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They Who Knock at Our Gates By Mary Antin Characters: 24617

Updated: 2017-12-06 00:03

And these words, which I command thee this day, shall be in thine heart: and thou shalt teach them diligently unto thy children. . . . And thou shalt write them upon the posts of thy house, and on thy gates.

Deut. vi, 6, 7, 9.

If I ask an American what is the fundamental American law, and he does not answer me promptly, "That which is contained in the Declaration of Independence," I put him down for a poor citizen. He who is ignorant of the law is likely to disobey it. And there cannot be two minds about the position of the Declaration among our documents of state. What the Mosaic Law is to the Jews, the Declaration is to the American people. It affords us a starting-point in history and defines our mission among the nations. Without it, we should not differ greatly from other nations who have achieved a constitutional form of government and various democratic institutions. What marks us out from other advanced nations is the origin of our liberties in one supreme act of political innovation, prompted by a conscious sense of the dignity of manhood. In other countries advances have been made by favor of hereditary rulers and aristocratic parliaments, each successive reform being grudgingly handed down to the people from above. Not so in America. At one bold stroke we shattered the monarchical tradition, and installed the people in the seats of government, substituting the gospel of the sovereignty of the masses for the superstition of the divine right of kings.

And even more notable than the boldness of the act was the dignity with which it was entered upon. In terms befitting a philosophical discourse, we gave notice to the world that what we were about to do, we would do in the name of humanity, in the conviction that as justice is the end of government so should manhood be its source.

It is this insistence on the philosophic sanction of our revolt that gives the sublime touch to our political performance. Up to the moment of our declaration of independence, our struggle with our English rulers did not differ from other popular struggles against despotic governments. Again and again we respectfully petitioned for redress of specific grievances, as the governed, from time immemorial, have petitioned their governors. But one day we abandoned our suit for petty damages, and instituted a suit for the recovery of our entire human heritage of freedom; and by basing our claim on the fundamental principles of the brotherhood of man and the sovereignty of the masses, we assumed the championship of the oppressed against their oppressors, wherever found.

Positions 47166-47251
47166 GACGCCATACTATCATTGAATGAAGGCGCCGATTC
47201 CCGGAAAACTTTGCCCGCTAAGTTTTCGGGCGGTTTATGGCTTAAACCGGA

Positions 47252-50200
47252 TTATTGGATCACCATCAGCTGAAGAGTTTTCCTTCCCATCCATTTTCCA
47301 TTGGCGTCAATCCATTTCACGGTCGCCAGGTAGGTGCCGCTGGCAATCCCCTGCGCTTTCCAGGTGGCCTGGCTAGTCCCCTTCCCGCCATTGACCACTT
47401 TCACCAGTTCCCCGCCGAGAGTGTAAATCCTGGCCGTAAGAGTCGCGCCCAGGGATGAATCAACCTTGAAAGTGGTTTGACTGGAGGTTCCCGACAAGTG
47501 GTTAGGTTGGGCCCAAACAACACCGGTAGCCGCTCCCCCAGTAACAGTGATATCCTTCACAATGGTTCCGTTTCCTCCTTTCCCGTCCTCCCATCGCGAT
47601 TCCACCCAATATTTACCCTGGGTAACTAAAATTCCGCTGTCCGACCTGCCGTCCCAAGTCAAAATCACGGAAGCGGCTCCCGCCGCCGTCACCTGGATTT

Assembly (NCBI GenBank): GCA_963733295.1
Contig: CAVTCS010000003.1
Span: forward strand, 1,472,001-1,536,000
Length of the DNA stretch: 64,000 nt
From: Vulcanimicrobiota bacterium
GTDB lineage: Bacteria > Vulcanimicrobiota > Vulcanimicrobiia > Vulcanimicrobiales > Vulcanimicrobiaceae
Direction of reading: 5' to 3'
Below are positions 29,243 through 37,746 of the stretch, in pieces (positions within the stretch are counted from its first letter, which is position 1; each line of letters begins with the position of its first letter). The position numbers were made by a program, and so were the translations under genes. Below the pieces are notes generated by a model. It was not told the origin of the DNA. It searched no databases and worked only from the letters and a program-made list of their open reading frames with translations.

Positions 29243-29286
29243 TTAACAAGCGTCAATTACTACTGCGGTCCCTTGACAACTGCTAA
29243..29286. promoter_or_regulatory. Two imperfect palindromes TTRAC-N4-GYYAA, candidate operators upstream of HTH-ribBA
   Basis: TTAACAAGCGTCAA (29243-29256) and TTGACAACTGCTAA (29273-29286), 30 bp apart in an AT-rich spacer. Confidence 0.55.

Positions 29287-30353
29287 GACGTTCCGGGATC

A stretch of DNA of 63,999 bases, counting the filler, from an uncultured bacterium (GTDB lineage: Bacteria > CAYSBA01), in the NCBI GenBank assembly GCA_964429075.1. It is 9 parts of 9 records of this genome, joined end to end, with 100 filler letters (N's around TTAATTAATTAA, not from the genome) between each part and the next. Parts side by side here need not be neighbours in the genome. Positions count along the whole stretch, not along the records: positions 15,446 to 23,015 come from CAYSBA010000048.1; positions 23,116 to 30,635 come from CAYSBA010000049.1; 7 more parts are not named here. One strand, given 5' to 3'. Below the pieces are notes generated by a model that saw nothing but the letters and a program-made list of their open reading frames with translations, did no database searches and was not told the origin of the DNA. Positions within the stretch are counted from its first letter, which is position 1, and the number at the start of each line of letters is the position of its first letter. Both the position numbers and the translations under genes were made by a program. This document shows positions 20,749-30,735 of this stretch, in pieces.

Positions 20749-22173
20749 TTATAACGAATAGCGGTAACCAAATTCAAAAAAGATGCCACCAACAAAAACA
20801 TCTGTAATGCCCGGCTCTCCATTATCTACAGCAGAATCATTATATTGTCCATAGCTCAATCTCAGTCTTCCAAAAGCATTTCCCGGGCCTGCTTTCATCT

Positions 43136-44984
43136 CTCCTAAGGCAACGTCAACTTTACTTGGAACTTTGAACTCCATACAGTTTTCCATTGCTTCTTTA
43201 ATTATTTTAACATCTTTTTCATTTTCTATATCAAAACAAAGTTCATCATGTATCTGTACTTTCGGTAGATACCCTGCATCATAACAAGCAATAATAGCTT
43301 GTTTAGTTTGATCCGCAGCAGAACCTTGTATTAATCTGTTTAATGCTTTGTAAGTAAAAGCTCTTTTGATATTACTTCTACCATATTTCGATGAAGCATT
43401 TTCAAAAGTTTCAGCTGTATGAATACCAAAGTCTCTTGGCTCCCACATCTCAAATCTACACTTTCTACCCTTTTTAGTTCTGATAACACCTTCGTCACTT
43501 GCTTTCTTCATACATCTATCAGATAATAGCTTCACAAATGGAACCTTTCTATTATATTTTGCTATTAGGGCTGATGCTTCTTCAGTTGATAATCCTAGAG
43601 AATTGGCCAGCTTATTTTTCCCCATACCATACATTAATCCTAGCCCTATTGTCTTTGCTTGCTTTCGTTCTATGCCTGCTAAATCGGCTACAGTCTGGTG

It was thus, by sinking our particular quarrel with George of England in the universal quarrel of humanity with injustice, that we emerged a distinct nation, with a unique mission in the world. And we revealed ourselves to the world in the Declaration of Independence, even as the Israelites revealed themselves in the Law of Moses. From the Declaration flows our race consciousness, our sense of what is and what is not American. Our laws, our policies, the successive steps of our progress-all must conform to the spirit of the Declaration of Independence, the source of our national being.

The American confession of faith, therefore, is a recital of the doctrines of liberty and equality. A faithful American is one who understands these doctrines and applies them in his life.

It should be easy to pick out the true Americans-the spiritual heirs of the founders of our Republic-by this simple test of loyalty to the principles of the Declaration. To such a test we are put, both as a nation and as individuals, every time we are asked to define our attitude on immigration. Having set up a government on a declaration of the rights of man, it should be our first business to reaffirm that declaration every time we meet a case involving human rights. Now every immigrant who emerges from the steerage presents such a case. For the alien, whatever ethnic or geographic label he carries, in a primary classification of the creatures of the earth, falls in the human family. The fundamental fact of his humanity established, we need only rehearse the articles of our political faith to know what to do with the immigrant. It is written in our basic law that he is entitled to life, liberty, and the pursuit of happiness. There is nothing left for us to do but to open wide our gates and set him on his way to happiness.

That is what we did for a while, when our simple law was fresh in our minds, and the habit of applying it instinctive. Then there arose a fashion of spelling immigration with a capital initial, which so confused the national eye that we began to see a Problem where formerly we had seen a familiar phenomenon of American life; and as a problem requires skillful handling, we called an army of experts in consultation, and the din of their elaborate discussions has filled our ears ever since.